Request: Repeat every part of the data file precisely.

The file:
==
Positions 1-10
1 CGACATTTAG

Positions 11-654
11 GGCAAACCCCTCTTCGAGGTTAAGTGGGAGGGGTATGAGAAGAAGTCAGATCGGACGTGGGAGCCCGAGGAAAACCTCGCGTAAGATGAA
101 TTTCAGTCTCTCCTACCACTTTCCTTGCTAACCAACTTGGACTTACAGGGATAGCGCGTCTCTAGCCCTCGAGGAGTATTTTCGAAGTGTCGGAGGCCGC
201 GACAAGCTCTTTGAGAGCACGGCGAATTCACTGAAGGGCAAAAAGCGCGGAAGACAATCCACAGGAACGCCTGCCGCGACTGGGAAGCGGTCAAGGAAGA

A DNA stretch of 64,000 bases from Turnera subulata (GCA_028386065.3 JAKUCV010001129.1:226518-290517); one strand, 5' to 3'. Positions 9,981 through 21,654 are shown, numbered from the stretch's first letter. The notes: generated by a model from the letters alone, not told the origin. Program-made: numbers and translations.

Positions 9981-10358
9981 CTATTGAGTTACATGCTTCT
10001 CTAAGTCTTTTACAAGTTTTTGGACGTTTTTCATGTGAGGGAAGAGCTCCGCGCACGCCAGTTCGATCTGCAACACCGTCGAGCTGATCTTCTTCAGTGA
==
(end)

Positions 1-10
1 CGACATTTAG

Positions 11-654
11 GGCAAACCCCTCTTCGAGGTTAAGTGGGAGGGGTATGAGAAGAAGTCAGATCGGACGTGGGAGCCCGAGGAAAACCTCGCGTAAGATGAA
101 TTTCAGTCTCTCCTACCACTTTCCTTGCTAACCAACTTGGACTTACAGGGATAGCGCGTCTCTAGCCCTCGAGGAGTATTTTCGAAGTGTCGGAGGCCGC
201 GACAAGCTCTTTGAGAGCACGGCGAATTCACTGAAGGGCAAAAAGCGCGGAAGACAATCCACAGGAACGCCTGCCGCGACTGGGAAGCGGTCAAGGAAGA

A DNA stretch of 64,000 bases from Turnera subulata (GCA_028386065.3 JAKUCV010001129.1:226518-290517); one strand, 5' to 3'. Positions 9,981 through 21,654 are shown, numbered from the stretch's first letter. The notes: generated by a model from the letters alone, not told the origin. Program-made: numbers and translations.

Positions 9981-10358
9981 CTATTGAGTTACATGCTTCT
10001 CTAAGTCTTTTACAAGTTTTTGGACGTTTTTCATGTGAGGGAAGAGCTCCGCGCACGCCAGTTCGATCTGCAACACCGTCGAGCTGATCTTCTTCAGTGA